However, our intentions remain that we want our works secure as many of our members are victims of theft in the past.



Please see my explanation in my response to your first point. But just to add on to it, I think it's fairly normal for a game dev to want to optimize their game. If I can easily double the performance of the weather system in my game, without losing anything in return... why wouldn't I? That could make the difference between whether or not someone with a weaker system is able to comfortably run my game. Please bear in mind that while *you* may (arguably) have something to gain from the obfuscation of your plugin, I certainly don't, and the people playing my game certainly don't. So if removing it can potentially improve their experience, and also make the product that I'm releasing even slightly more pride-worthy, then I would obviously prefer to do so.

1. The obfuscated plugin already runs at 60 fps when used outside of extreme situations.

2. This is also tested on computers that barely meet the RPG Maker MZ system requirements (we happen to have one lying around). They maintain 60 fps when used normally and not to produce unrealistic extreme scenarios.

3. Going back to the statements I've made in an earlier post, you wouldn't come across these kinds of situations unless you go to the absolute extremes. We have tens of thousands of customers making tens of thousands of games and they're being made on tens of thousands of different computer builds. If this is truly an ongoing problem, they would have spoken up and we would have fixed it.

Performance is far from an issue even in the obfuscated state.

----------

BuT At LeAsT ItS HaRdeR FoR BaD PpLz To SteEl TeH CoDe~

Since you have a habit of mocking VisuStella whenever you get a chance, but always shy away when one of our members ask you directly, I'll ask on behalf of them here:

"What is your proposal to keep code safe from theft?"

Each time our team members asked this, you go full silent. Can we get an actual answer this time?
 

TheAM-Dol

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Can we get an actual answer this time?
In my opinion: you're asking the wrong question. You're asking what to do to keep the code safe when I think a better question should be "What is your proposal to benefit our customers and our business the most?"
Your focus on "what protects our code?" sounds more focused on your business and doesn't sound focused on your customers. It's about you, and not about the people who pay for the product.
What it looks like to me, and forgive me if I misunderstand, but it looks like distrust in your customers. It looks like you harbor cynicism towards your customers, and it looks even worse when you come here writing very lengthy paragraphs that seem somewhat accusatory rather than a leveled response.
My answer to the question is: You shouldn't worry about protecting the code. The reality is that bad actors exist and always will. I would do what I can to encourage customers to act in good faith. Accessibility, transparancy, and good customer relations. From my experience so far however, this community cares a lot of about it's developers, and especially a well respect dev such as yourself, I think this community would contact you in a heartbeat if they got a whiff of someone even slightly ripping your code (I suspect that's how you came to this thread in the first place). Honestly, of all people to obfuscate code, it's a big name that seems like the least appropriate since they have followers, fans, and loyal customers ready to protect your work. The smaller devs without a name don't have the same kind of legacy and respect, they are unknown, and therefore it's easy to rip their code and they likely would be none the wiser.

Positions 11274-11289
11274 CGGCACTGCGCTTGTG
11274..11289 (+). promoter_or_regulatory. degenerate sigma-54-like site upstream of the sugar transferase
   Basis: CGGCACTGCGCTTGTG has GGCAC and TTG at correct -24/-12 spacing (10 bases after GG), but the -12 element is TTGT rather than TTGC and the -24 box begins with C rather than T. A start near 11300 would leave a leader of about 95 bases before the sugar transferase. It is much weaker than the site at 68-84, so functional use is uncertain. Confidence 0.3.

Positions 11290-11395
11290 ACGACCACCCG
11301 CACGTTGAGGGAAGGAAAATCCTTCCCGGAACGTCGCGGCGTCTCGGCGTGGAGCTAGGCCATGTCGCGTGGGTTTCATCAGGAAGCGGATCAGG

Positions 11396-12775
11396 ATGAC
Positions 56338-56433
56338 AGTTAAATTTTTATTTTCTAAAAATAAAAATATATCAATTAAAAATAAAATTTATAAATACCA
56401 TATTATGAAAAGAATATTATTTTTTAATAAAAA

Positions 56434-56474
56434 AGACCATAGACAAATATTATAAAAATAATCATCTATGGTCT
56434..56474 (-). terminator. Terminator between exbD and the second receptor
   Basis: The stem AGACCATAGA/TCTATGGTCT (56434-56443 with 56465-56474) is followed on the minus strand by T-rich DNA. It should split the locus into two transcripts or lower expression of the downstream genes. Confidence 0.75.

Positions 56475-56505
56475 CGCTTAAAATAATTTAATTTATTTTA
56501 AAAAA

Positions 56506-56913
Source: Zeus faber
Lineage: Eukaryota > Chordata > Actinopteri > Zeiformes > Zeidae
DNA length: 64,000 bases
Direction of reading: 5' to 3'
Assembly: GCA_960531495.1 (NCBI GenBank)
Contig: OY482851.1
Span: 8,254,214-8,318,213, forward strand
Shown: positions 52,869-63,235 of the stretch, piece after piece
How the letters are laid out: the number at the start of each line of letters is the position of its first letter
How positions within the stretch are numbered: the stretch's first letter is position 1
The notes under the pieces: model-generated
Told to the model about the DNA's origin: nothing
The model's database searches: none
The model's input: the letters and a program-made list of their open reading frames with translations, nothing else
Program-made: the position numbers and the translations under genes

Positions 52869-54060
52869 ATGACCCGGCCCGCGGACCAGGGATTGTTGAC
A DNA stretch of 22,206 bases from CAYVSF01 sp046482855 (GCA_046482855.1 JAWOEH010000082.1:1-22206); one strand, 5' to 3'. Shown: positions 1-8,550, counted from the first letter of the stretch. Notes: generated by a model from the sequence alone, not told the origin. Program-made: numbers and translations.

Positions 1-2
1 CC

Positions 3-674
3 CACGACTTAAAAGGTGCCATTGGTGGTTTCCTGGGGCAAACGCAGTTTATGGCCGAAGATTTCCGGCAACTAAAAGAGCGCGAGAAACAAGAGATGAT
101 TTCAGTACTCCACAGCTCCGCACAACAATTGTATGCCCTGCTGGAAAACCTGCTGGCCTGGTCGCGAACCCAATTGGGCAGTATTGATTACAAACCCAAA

Yanfly, I definitely respect your work and glad to be able to use it in my projects. I hope you will at least reconsider some business practices - or otherwise, just ignore threads like these if you have no intent on changing.
 

Frostorm

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This is where it is misleading. It does not perform "significantly worse" (as you claimed) than the de-obfuscated version of the plugin when not placed in a stress test environment. By no means would normal usage of the plugin result in such kind of frame drops.
Yea, the keyword here is "significantly". That's the misleading part, imo. I think a more accurate term would describe somewhere between "negligibly worse" and "somewhat worse".
 

gstv87

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This is faulty reasoning by taking the fringe case and applying it as the answer to the norm.

it is also false reasoning to claim that since someone came up with a given solution to the same problem, it is invariably due to the fact that they stole code.
if there is one way and one way only to solve a certain problem, there's not much you can do to prevent people from finding it on their own, with or without your code in the picture.
if there is not, slapping a price tag on one of them isn't gonna make the difference.... people would just use the cheap alternative.
 

123edc

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1. Using extremely fringe cases in unrealistic situations in order to "prove a point" does the exact opposite to anyone reading the literature.
dripple, dripple little drop ...
constant dripping wears away the stone

yes, he tried it in an unrealistic situation in order to "prove a point" ...